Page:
Rice so valuable it is transported in armored convoys. Soldiers guarding fields and warehouses. Export bans to keep local populations from starving.
For the first time in decades, the specter of widespread hunger for millions looms as food prices explode. Two words not in common currency in recent years — famine and starvation — are now being raised as distinct possibilities in the poorest, food-importing countries.
A swelling global population, soaring energy prices, the clamoring for meat from the rising Asian middle class, competition from biofuels and hot money pouring into the commodity markets are all factors that make this crisis unique and potentially calamitous. Unlike past food crises, solved largely by throwing aid at hungry stomachs and boosting agricultural productivity, this one won't go away quickly, experts say. Prices are soaring and stand every chance of staying high.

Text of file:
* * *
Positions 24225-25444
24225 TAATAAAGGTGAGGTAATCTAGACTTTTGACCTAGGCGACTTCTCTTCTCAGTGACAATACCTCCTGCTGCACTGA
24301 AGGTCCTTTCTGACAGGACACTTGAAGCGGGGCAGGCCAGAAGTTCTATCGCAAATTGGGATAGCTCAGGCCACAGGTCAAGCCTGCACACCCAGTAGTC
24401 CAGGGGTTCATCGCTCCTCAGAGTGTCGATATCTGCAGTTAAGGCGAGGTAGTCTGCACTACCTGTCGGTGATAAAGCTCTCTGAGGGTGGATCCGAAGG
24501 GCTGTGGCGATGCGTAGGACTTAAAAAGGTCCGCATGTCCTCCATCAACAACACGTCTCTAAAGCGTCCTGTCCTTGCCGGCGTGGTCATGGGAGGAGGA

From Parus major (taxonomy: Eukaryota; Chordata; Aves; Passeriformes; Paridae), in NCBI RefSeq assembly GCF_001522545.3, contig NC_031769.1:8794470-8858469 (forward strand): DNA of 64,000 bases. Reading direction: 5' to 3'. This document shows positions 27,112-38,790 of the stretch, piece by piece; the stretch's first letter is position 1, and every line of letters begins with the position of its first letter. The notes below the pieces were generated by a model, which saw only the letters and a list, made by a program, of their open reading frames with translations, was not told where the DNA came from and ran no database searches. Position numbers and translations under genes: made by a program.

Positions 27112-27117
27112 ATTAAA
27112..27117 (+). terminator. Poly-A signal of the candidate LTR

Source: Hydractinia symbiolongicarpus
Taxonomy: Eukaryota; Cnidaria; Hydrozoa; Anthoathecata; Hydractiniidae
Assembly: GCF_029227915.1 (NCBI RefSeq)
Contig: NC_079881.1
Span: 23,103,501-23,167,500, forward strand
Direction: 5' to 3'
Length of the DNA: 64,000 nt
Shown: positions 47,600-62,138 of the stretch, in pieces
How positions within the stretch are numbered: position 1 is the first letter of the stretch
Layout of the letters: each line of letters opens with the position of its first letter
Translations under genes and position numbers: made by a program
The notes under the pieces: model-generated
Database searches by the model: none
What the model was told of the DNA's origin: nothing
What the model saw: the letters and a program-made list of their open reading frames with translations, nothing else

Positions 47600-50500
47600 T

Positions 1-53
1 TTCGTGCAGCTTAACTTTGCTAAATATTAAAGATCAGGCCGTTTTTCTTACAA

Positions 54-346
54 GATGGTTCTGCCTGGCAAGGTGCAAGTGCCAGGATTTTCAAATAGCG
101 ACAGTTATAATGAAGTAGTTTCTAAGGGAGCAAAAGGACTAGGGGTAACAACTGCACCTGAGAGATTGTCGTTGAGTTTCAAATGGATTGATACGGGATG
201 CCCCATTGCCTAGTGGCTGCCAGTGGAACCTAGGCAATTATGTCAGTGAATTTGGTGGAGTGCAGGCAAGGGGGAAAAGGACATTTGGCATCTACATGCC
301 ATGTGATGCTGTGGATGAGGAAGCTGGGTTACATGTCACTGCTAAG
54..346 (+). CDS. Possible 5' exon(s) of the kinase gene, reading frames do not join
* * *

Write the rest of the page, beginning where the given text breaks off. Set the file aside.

Peter Hazell, a British agriculture economist and a former World Bank principal economist, says millions may go hungry simply because food is becoming unaffordable in some parts of the world.
[Excerpt of an article by Eric Reguly, Globe and Mail]